Hilda Doolittle

image for Hilda Doolittle
Exhibition Label
Hilda Doolittle met Ezra Pound as a young woman and became one of his first great protégées. He was the one who named her, signing her work “H. D. Imagiste” when her poems were sent to the publisher. Pound played a crucial role, as he did with T. S. Eliot, in editing and cutting Doolittle’s verse, paring it down to the bare essentials of word and meaning, rather like his reduction of her name to two letters. Pound’s editing came with a cost, however; Doolittle bridled against male control, whatever its literary benefits.
Doolittle had an exotically tempestuous and dramatic private life that gave her no peace, and she underwent treatment from Sigmund Freud. Worshipped by many, she became poetry’s acolyte as a way out of making meaning out of life’s vicissitudes. Doolittle hoped for the escape offered by the forest nymph Oread, whom H. D. urges in her poem to “hurl your green over us, cover us with your pools of fir.”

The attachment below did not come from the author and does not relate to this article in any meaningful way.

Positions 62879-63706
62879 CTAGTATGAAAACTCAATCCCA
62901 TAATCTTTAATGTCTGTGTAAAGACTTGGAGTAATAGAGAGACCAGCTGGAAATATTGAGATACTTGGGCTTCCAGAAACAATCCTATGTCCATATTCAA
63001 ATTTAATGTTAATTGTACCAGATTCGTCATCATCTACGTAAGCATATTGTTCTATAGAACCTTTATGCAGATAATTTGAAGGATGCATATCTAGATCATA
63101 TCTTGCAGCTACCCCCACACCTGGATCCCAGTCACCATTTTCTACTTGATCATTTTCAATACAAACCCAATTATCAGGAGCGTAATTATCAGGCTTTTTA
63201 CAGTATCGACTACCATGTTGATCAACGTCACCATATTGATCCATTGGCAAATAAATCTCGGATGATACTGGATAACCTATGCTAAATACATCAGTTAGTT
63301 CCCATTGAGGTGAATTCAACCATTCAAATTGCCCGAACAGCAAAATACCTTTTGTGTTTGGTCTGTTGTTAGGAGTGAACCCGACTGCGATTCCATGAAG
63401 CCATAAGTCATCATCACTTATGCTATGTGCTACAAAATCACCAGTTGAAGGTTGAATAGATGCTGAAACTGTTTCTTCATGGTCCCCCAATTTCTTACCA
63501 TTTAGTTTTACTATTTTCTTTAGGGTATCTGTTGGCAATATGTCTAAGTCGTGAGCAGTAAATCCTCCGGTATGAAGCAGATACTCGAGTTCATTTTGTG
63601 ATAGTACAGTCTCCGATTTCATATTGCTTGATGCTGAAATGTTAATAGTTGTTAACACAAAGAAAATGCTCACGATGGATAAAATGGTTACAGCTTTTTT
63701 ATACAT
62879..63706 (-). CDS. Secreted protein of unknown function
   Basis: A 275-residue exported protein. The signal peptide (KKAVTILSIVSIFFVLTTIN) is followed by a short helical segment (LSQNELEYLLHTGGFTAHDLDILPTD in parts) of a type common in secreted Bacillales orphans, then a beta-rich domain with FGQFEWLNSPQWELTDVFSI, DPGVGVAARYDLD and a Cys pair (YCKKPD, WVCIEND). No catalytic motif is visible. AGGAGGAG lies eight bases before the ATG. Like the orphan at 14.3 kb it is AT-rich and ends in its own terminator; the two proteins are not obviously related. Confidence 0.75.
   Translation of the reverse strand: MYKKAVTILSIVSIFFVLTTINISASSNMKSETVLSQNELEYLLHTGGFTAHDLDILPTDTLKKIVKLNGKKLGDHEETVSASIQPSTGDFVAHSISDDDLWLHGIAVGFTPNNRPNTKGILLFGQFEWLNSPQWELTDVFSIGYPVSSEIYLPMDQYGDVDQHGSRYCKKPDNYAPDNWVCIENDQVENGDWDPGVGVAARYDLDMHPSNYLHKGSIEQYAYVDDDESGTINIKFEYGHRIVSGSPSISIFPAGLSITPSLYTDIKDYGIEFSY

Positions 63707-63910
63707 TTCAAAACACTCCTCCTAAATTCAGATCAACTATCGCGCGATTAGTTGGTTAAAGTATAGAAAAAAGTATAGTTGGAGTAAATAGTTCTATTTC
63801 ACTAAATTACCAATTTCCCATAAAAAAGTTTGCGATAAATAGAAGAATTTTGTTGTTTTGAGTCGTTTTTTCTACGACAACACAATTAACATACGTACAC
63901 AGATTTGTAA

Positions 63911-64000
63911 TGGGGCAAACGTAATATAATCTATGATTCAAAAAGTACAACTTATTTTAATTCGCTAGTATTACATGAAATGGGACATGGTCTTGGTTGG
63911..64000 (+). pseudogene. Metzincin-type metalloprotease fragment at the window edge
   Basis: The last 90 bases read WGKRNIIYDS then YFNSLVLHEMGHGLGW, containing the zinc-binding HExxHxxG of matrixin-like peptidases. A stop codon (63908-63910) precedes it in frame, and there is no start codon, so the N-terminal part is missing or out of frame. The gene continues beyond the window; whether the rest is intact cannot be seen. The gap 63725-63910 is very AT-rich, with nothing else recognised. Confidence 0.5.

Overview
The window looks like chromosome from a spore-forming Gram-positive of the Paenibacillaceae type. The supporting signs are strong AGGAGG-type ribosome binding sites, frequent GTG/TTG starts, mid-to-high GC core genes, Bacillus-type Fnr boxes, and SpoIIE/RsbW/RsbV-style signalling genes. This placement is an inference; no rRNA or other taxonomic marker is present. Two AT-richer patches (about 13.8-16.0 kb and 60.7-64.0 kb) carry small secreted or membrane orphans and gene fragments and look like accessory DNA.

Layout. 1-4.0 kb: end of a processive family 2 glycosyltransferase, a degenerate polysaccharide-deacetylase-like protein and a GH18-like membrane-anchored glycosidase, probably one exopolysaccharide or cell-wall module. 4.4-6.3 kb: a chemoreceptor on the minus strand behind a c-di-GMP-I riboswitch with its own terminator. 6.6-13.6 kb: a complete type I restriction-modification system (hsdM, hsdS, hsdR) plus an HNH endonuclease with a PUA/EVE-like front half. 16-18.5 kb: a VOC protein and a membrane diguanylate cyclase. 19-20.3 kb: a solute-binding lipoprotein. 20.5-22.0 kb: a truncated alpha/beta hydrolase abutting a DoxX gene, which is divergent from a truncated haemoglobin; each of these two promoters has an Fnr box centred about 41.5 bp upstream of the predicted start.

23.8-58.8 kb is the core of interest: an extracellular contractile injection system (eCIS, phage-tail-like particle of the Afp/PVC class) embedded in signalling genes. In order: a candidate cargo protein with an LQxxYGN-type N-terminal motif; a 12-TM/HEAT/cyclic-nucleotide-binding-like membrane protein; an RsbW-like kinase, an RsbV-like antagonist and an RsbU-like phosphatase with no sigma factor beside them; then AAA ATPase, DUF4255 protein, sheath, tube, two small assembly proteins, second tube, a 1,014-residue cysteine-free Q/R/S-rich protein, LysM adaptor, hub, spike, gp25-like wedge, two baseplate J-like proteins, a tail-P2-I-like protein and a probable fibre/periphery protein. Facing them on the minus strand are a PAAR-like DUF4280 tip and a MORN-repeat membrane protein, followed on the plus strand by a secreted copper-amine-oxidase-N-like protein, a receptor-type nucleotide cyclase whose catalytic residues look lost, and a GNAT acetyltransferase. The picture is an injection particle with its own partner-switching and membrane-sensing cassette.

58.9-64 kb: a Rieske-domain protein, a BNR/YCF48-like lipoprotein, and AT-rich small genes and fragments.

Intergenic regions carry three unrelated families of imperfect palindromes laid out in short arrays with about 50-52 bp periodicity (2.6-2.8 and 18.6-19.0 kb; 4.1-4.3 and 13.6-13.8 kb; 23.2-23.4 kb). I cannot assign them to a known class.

Hilda Doolittle: Female
Hilda Doolittle: Literature\Writer\Poet
National Portrait Gallery
Restrictions & Rights
© 2012 Man Ray Trust / Artists Rights Society, NY / ADAGP, Paris
Man Ray, 27 Aug 1890 - 18 Nov 1976
Hilda Doolittle, 1886 - 1961
Credit Line
National Portrait Gallery, Smithsonian Institution; gift of Mrs. John Schaffner
Gelatin silver print
Image: 24.4 x 18.7cm (9 5/8 x 7 3/8")
Mat: 55.9 x 40.6cm (22 x 16")
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National Portrait Gallery Collection
c. 1925 (printed 1975)
Object number